For way too long, Cadillac built cars better suited to riding than driving. But over the last twenty years, GM’s luxury brand kept a grip on its opulent heritage while engineering truly world-beating sport sedans. The CTS-V, STS-V, and current CT5 Blackwing are a few examples. But just as Cadillac put its German competitors to bay, it’s decided to let their cars chauffeur themselves. Let’s drive and ride in the 2023 Cadillac CT4 with Super Cruise.
Lucky for me, I’m planning a drive from Indianapolis, Indiana to Bowling Green, Kentucky and back to visit a certain sports car museum. It’s one of my favorite drives, combining wide-open Interstate through cornfields and fast curvy roads south of Louisville. Sharing basic architecture with the Chevy Camaro, the CT4 is as much sports car as luxury sedan, so I can’t wait to settle in for about 250 miles each way.
I’m greeted by a sleek design with familiar cues. A proud grille, long horizontal bodylines, and vertical taillamps that hint of fins recall the past while thin LED headlamps, vertical driving lamps, 18” wheels, and formed rear deck spoiler impart fresh attitude. The long creased hood and streamlined C-pillar hugging the beltline add a pleasing combination of formality and sport. Dynamic styling lends the car presence beyond its compact size.
Even for a small sedan, the CT4 embraces proper Cadillac luxury. It’s not as lavish as larger Cadillacs, but I there’s no complaining about heated and ventilated front seats, heated steering wheel, crisp Bose audio, and dual-zone auto climate control. I connect my phone wirelessly via Apple CarPlay rock out. A new flatscreeen instrument cluster accompanies a super simple touchscreen to access navigation and phones. There’s a joywheel in the console if you prefer, but I do not. Wireless console charging adds convenience. Just toss the phone in and go.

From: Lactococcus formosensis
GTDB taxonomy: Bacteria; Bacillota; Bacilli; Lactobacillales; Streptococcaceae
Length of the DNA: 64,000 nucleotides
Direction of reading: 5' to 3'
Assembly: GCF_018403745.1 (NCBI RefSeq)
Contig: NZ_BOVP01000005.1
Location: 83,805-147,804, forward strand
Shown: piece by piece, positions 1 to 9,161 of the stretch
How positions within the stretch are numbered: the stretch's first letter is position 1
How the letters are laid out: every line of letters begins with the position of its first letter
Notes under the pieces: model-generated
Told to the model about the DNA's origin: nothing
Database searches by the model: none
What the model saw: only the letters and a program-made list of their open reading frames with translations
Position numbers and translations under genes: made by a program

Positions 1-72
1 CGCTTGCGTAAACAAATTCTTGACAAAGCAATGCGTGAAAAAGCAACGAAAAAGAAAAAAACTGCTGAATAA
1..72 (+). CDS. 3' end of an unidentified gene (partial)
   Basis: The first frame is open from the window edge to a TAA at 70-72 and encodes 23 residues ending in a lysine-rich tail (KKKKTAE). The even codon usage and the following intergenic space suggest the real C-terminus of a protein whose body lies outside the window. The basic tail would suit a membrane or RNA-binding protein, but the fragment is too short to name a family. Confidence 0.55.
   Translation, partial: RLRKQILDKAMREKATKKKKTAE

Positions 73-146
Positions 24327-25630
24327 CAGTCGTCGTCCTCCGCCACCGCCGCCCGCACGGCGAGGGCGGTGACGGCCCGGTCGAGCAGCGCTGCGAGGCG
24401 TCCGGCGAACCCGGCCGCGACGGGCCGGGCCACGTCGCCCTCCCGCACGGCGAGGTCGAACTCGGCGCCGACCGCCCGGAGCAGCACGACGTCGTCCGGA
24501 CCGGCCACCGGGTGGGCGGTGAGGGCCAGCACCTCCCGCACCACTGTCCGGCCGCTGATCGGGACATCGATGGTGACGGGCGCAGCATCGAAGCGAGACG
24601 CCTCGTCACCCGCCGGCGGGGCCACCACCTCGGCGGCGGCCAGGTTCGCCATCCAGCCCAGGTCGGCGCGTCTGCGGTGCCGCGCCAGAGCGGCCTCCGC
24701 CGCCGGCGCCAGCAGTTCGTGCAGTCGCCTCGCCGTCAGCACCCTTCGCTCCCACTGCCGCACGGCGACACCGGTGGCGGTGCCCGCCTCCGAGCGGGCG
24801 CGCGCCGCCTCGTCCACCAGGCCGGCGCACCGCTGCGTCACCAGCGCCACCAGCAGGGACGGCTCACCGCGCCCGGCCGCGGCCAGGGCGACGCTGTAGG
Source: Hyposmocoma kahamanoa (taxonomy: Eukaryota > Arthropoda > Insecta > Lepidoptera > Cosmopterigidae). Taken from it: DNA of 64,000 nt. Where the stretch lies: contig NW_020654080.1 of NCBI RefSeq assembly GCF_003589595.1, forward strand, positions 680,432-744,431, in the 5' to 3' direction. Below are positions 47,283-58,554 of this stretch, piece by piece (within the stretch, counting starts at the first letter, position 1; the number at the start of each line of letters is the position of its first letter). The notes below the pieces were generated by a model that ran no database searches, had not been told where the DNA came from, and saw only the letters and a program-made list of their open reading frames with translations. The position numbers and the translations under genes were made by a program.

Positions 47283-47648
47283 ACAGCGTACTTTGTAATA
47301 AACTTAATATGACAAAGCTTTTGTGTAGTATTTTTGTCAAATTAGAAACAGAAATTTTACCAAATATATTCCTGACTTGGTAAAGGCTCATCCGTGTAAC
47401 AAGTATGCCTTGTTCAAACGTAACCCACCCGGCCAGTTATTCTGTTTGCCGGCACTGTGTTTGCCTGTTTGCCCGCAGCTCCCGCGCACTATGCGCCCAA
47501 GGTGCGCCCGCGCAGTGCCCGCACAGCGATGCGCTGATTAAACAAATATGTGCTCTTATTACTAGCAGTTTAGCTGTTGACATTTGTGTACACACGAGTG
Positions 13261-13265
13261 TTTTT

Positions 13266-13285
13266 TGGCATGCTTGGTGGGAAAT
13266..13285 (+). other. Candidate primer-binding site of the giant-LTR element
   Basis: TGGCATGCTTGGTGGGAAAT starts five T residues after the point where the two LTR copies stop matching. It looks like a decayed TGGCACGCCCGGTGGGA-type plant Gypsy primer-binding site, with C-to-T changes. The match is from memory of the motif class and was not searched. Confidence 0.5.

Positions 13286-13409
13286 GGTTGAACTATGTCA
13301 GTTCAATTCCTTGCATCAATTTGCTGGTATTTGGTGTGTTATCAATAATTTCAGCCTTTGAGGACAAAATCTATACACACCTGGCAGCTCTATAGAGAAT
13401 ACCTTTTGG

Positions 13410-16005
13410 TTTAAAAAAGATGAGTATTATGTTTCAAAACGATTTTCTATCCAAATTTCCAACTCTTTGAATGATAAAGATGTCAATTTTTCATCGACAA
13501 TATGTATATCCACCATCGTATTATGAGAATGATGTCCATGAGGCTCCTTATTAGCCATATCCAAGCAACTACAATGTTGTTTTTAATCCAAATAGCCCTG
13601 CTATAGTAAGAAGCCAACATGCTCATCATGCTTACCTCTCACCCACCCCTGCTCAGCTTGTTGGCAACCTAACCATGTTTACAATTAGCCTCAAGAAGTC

I feel safe. I’m a big fan of the head-up display that hovers over the hood, especially when pressing the car to beat closing time, but Cadillac went further with adaptive cruise, automatic emergency braking, lane keep assist, and blind-spot warnings. Should I lose attention, rear cross traffic alert with auto brake protects pedestrians and bicyclists. The safety alert seat cushions buzz in the direction of danger.
Base CT4s come with a 2.0-liter turbocharged engine, but this one is stoked with the 2.7-liter turbo-four generating 310 horsepower and 350 lb.-ft. of torque. All of that power routes to the all-wheel-drive system through a 10-speed transmission. Naught to sixty rolls up in a smidge over 5 seconds. Sport and Touring modes adjust sharpness of throttle and steering, but there’s no Magnetic Ride Control. Drive gently to see 21/29-MPG city/highway.
This is a seriously confident car. The peppy engine, AWD, and crisp analog suspension press the car firmly into pavement. After some fun on backroads, I hit I65, set the cruise, press a button on the steering wheel, wait for green lights, and lift my hands. The car monitors traffic, automatically switching lanes and passing when necessary, buzzing the safety alert seat to communicate intentions. A camera on the steering column makes sure I’m watching the road. As much as I enjoy driving the CT4, it’s calming sitting back, having a cup of coffee, and listening to my music.
The CT4 is the kind of cozy unflappable sport sedan Germany used to build, but no longer does. If you want this one, get it quick because whatever replaces it will soon be electric. A base price of $34,395 makes baby Caddy surprisingly affordable, but add the $7,700 Super Cruise package to Premium Luxury models like ours and the total comes to a loftier $53,215.
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